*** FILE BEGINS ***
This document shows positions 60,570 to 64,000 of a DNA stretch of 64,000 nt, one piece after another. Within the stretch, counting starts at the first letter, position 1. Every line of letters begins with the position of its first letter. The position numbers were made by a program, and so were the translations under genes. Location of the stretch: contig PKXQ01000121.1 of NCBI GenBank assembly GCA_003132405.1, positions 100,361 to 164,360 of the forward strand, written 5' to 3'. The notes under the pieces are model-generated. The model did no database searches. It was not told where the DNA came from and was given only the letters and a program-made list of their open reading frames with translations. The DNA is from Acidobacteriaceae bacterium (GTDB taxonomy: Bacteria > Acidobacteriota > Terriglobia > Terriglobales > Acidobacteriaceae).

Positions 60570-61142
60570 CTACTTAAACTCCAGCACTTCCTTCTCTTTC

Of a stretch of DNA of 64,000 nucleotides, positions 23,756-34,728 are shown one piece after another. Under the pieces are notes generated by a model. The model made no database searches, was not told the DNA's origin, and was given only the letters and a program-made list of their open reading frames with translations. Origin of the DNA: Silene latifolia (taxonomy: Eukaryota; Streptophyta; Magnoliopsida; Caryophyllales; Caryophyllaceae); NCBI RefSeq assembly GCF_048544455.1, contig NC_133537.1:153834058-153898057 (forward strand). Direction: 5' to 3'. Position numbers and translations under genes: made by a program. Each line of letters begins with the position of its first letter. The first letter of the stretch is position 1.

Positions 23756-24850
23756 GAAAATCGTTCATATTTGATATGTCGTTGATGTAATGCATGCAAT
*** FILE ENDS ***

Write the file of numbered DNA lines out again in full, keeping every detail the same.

This document shows positions 60,570 to 64,000 of a DNA stretch of 64,000 nt, one piece after another. Within the stretch, counting starts at the first letter, position 1. Every line of letters begins with the position of its first letter. The position numbers were made by a program, and so were the translations under genes. Location of the stretch: contig PKXQ01000121.1 of NCBI GenBank assembly GCA_003132405.1, positions 100,361 to 164,360 of the forward strand, written 5' to 3'. The notes under the pieces are model-generated. The model did no database searches. It was not told where the DNA came from and was given only the letters and a program-made list of their open reading frames with translations. The DNA is from Acidobacteriaceae bacterium (GTDB taxonomy: Bacteria > Acidobacteriota > Terriglobia > Terriglobales > Acidobacteriaceae).

Positions 60570-61142
60570 CTACTTAAACTCCAGCACTTCCTTCTCTTTC

Of a stretch of DNA of 64,000 nucleotides, positions 23,756-34,728 are shown one piece after another. Under the pieces are notes generated by a model. The model made no database searches, was not told the DNA's origin, and was given only the letters and a program-made list of their open reading frames with translations. Origin of the DNA: Silene latifolia (taxonomy: Eukaryota; Streptophyta; Magnoliopsida; Caryophyllales; Caryophyllaceae); NCBI RefSeq assembly GCF_048544455.1, contig NC_133537.1:153834058-153898057 (forward strand). Direction: 5' to 3'. Position numbers and translations under genes: made by a program. Each line of letters begins with the position of its first letter. The first letter of the stretch is position 1.

Positions 23756-24850
23756 GAAAATCGTTCATATTTGATATGTCGTTGATGTAATGCATGCAAT